Currently five per cent of their clients have disabilities including physical, brain and sensory difficulties, and the remaining 95 per cent of their clients either have a learning disability and/or are on the autistic spectrum or have significant boundaries to seeking, finding and sustaining employment independently.

How do we get past the dilemma - I need to know more about you but I don't know if I can ask?

Don't be shy, that is how we approach it, and when we employ people, through their terms of employment we give them a chance to prove themselves. The interview itself is most likely to be one of the most liberatingly open and honest interviews you would ever have hosted.

It is incredible and so very different to meet people who are handing you their best bits like any other interview, (at which they are also joined by their employment advisor) and in the same sentence, unlike any other interview, they will tell you exactly what their disability happens to be, and how or if it would have any impact on their day. Can you imagine that level of honesty at any regular or ultra-competitive interview? Probably not.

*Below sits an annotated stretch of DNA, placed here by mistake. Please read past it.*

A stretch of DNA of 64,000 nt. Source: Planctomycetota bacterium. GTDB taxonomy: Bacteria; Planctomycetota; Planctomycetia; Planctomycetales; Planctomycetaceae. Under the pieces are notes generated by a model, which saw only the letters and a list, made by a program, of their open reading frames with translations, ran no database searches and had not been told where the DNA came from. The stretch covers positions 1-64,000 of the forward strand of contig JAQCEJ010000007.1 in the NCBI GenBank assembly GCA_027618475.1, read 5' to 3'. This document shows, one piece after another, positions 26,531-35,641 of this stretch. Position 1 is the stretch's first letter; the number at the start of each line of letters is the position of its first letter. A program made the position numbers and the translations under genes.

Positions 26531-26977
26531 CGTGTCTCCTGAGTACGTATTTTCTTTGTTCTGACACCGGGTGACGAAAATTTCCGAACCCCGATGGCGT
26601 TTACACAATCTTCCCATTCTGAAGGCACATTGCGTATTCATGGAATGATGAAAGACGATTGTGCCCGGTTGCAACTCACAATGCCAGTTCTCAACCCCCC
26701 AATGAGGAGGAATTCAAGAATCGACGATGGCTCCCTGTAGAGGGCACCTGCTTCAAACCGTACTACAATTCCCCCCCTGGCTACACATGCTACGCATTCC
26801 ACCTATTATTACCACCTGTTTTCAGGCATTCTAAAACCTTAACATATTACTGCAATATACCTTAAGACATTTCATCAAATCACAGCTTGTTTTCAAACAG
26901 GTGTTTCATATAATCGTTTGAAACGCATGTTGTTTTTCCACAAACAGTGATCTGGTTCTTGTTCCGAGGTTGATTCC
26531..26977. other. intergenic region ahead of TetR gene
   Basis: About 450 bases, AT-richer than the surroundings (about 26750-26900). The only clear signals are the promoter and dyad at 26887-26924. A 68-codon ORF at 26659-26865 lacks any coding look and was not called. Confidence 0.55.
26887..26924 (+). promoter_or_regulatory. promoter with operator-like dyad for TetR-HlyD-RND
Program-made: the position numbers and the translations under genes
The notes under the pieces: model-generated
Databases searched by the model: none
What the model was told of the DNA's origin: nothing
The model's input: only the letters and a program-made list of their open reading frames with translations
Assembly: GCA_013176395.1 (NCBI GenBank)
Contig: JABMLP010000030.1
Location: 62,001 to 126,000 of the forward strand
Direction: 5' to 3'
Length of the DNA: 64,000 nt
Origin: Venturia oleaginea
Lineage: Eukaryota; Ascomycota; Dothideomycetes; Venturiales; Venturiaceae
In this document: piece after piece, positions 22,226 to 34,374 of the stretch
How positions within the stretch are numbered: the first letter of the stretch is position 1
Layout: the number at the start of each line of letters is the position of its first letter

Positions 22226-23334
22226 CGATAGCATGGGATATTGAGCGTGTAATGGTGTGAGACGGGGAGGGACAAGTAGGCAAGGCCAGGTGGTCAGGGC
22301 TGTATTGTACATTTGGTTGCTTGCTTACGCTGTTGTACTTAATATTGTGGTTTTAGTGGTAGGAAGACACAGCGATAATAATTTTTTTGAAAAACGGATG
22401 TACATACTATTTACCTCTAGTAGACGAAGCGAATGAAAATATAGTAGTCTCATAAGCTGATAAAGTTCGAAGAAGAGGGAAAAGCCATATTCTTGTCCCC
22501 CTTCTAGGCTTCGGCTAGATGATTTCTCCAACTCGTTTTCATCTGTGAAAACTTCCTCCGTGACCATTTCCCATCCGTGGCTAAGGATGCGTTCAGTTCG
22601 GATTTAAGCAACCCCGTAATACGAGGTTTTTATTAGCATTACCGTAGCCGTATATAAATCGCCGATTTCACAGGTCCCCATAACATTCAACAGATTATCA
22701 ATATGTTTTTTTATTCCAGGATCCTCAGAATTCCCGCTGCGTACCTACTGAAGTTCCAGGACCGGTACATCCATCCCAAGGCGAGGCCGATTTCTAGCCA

Is different a good thing in the cleaning industry?

Yes, there are strengths in everyone. If you are concerned or unsure, don't be - look again. The support received is for as long as it takes. I felt that we as a company were supported by KSE alongside the candidate, which was extremely reassuring.

And if you are a strong leader there really is nothing that cannot be taught to people who want to work but need a bit of extra guidance - while at the same time helping those who want to work and have a career. I am confident I can teach 'my way' or "the Twilight way" to anyone who wants to learn. If we have obstacles, then like with any other staff member, we as a company try to find a way to overcome them.